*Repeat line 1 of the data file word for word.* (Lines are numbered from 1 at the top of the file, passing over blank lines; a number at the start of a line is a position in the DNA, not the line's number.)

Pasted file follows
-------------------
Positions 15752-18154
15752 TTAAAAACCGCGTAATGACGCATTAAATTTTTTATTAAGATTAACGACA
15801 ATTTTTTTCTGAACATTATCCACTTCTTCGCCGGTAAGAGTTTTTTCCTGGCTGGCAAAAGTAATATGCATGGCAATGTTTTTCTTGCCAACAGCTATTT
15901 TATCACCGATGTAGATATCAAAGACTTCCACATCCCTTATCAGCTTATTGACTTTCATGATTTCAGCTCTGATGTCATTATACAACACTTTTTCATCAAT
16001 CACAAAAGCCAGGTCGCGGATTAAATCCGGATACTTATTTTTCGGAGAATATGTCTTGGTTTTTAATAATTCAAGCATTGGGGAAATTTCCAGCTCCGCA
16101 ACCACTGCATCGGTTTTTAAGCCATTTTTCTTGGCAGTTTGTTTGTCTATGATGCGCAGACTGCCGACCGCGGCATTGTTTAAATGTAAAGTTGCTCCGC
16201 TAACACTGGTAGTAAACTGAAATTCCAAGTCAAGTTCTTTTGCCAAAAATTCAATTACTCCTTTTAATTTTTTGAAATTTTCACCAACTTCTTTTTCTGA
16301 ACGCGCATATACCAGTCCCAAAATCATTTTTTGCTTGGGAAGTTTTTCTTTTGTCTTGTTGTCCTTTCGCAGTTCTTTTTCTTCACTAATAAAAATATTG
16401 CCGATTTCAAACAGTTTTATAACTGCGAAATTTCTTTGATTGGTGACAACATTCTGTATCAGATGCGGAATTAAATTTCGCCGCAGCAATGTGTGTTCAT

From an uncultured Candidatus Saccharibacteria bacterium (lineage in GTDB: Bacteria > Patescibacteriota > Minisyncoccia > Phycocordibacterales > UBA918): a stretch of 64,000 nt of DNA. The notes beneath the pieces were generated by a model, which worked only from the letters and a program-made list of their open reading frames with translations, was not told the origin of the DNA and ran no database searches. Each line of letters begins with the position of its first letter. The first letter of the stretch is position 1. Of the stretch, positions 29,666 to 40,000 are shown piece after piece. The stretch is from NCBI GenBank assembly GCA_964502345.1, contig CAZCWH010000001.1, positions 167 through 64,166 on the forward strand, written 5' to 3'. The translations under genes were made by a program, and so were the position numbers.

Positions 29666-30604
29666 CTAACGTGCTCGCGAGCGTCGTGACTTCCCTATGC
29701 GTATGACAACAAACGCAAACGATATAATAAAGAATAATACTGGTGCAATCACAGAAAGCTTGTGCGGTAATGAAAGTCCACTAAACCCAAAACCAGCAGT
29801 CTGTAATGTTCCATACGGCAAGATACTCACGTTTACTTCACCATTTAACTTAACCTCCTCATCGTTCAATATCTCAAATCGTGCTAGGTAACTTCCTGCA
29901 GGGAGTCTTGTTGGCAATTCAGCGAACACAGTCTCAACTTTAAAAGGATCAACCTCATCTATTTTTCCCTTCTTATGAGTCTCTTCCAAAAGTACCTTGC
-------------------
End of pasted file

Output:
Positions 15752-18154